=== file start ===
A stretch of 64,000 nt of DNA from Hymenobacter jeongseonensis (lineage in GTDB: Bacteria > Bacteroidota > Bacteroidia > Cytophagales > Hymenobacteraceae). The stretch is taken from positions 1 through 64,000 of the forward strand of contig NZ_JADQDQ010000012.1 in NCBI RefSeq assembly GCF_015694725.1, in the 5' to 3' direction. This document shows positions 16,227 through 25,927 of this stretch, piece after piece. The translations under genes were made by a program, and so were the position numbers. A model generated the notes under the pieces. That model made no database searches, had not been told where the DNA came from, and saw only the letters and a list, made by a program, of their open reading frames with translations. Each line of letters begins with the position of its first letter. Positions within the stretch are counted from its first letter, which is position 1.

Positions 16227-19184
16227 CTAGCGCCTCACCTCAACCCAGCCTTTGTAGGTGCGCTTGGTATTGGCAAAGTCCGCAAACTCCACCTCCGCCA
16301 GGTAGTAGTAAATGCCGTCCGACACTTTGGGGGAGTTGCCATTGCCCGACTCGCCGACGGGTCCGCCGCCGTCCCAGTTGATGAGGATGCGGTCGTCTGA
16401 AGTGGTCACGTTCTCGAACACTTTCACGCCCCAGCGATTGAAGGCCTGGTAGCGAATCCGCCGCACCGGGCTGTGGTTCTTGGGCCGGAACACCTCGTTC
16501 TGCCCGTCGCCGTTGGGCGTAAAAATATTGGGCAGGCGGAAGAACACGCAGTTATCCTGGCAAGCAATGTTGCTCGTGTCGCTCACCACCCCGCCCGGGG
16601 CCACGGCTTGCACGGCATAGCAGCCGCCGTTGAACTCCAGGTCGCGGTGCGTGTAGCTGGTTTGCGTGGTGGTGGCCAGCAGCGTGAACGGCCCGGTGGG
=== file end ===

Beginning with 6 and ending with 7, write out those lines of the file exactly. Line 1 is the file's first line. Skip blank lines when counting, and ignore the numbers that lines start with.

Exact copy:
16501 TGCCCGTCGCCGTTGGGCGTAAAAATATTGGGCAGGCGGAAGAACACGCAGTTATCCTGGCAAGCAATGTTGCTCGTGTCGCTCACCACCCCGCCCGGGG
16601 CCACGGCTTGCACGGCATAGCAGCCGCCGTTGAACTCCAGGTCGCGGTGCGTGTAGCTGGTTTGCGTGGTGGTGGCCAGCAGCGTGAACGGCCCGGTGGG